In addition, future wavelength division multiplexed optical networks will require erbium doped fiber amplifiers that can provide constant gain regardless of the total input signal power, e.g. number of channels present. Recently, several techniques have been shown to provide relatively good automatic gain control in optical amplifiers. Typically, the techniques can be classified into two distinct groups: the first, electrical automatic gain control (EAGC) and the second, optical automatic gain control (OAGC). In OAGC, a single laser cavity is formed in either a ring or standing wave configuration. In spite of its success, signal band inhomogeneity results in relatively large gain variations (as much as 1 dB) when signal power is changed, e.g. in the presence of channel add/drops. Such unwanted gain changes could impose serious system penalties in communication networks.

In addition, in wavelength division multiplexed networks, temporal (or relaxation) oscillations in the gain spectrum result when one of the wavelengths is dropped (or added). These oscillations in the gain spectrum in turn result in relaxation oscillations in the amplitudes of the surviving wavelengths. Such relaxation oscillations are undesirable in optical communication systems.

In view of the foregoing, it is an object of the invention to provide an optical amplifier in which variations in the gain spectrum in response to changes in signal input power are reduced. More particularly, it is an object of the invention to provide an optical amplifier in which the gain is relatively constant, regardless of changes in total input signal power due to the adding or dropping of channels.

It is also an object of the invention to provide an optical amplifier system in which variations in gain spectrum as a function of wavelength and as a function of time are reduced so as to increase uniformity and stability of gain across the optical signal band.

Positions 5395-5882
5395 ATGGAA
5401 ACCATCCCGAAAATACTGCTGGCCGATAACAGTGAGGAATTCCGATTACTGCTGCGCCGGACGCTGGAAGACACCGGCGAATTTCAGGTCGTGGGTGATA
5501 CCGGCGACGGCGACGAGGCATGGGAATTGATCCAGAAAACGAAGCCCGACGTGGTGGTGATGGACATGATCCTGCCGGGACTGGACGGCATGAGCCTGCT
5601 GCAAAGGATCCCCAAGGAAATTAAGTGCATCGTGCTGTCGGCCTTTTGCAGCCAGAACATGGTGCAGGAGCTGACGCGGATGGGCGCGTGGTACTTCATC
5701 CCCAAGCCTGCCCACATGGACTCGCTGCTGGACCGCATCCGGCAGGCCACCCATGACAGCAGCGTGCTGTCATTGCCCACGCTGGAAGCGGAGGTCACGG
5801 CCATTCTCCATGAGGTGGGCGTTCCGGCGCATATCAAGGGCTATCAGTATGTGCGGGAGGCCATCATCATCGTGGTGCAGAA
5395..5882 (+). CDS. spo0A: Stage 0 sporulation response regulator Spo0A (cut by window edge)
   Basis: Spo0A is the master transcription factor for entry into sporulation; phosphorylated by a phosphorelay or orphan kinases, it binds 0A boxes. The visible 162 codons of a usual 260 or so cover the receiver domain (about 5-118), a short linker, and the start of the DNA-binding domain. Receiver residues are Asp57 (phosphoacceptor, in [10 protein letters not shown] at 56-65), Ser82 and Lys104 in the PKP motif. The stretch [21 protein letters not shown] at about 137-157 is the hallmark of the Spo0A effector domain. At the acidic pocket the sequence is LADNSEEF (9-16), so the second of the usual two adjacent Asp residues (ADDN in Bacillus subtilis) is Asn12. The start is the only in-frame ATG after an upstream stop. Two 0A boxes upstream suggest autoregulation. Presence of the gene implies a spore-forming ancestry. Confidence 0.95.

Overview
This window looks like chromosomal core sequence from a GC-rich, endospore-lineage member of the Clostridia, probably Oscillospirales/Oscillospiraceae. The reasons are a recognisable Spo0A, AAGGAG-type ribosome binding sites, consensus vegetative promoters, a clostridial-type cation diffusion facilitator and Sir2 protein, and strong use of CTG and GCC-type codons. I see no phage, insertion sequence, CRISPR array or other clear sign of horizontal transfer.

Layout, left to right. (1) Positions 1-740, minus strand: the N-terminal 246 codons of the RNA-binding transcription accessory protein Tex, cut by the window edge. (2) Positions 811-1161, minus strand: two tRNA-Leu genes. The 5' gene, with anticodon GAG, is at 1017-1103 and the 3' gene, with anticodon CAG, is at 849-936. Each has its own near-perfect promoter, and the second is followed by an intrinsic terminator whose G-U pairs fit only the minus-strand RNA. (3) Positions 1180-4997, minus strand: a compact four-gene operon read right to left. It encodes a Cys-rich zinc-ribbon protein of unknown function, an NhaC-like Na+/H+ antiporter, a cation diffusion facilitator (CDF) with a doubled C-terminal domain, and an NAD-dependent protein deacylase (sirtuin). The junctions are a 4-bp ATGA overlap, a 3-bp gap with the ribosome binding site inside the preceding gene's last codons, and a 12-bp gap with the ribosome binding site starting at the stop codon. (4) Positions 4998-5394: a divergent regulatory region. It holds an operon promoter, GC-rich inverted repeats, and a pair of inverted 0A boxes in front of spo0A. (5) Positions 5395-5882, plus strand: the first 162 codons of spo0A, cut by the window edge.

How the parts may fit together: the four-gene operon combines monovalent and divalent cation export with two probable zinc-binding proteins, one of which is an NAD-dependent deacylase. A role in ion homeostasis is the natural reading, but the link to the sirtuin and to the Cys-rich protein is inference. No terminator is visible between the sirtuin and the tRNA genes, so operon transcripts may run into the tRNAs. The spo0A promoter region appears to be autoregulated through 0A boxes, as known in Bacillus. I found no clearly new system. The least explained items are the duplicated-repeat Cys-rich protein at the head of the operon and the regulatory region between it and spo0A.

It is a further object of the invention to provide an optical amplifier in which it is possible to control the shape of the gain spectrum in the optical signal band.

SUMMARY OF THE INVENTION

In accordance with an illustrative embodiment of the invention, an optical amplifier comprises a gain medium, such as an erbium doped optical fiber, for providing optical gain to an optical signal propagating therein. A pump laser is coupled to the gain medium.

The gain medium provides gain for first and second laser cavities coupled thereto. The cavities may be ring cavities or linear cavities. The following description pertains to a ring cavity. The first cavity includes a first filter transmissive at a first optical wavelength and a first optical attenuator which may be variable. The second cavity includes a second filter transmissive at a second optical wavelength and a second optical attenuator which may be variable. The first laser cavity oscillates at the first optical wavelength and the second laser cavity simultaneously oscillates at the second optical wavelength. Both the first and second wavelengths are in the signal band of the gain medium. In this case, the first optical attenuator compensates for the gain of the gain medium at the first optical wavelength and the second optical attenuator simultaneously compensates for the gain of the gain medium at the second optical wavelength. The first and second simultaneously oscillating laser cavities reduce variations in the gain of the gain medium both as a function of input signal power, e.g., when channels are added or dropped, as a function of wavelength (i.e. across the signal wavelength band), and as a function of time, (i.e. relaxation oscillations in surviving wavelengths are reduced when one wavelength is dropped in a multiple wavelength system).

In an alternative embodiment, additional laser cavities; which oscillate at additional wavelengths in the signal band, are coupled to the gain medium.

The inventive optical amplifier may be operated so as to control the shape of the gain spectrum of the gain medium across the signal wavelength band. The method comprises the step of varying the variable optical attenuator in one or more of the laser cavities coupled to the gain medium. This in turn causes a variation in the gain of the gain medium at the corresponding wavelength and nearby wavelengths via spectral inhomogeneity.

BRIEF DESCRIPTION OF THE DRAWING

FIG. 1 schematically illustrates an optical amplifier in accordance with an illustrative embodiment of the present invention.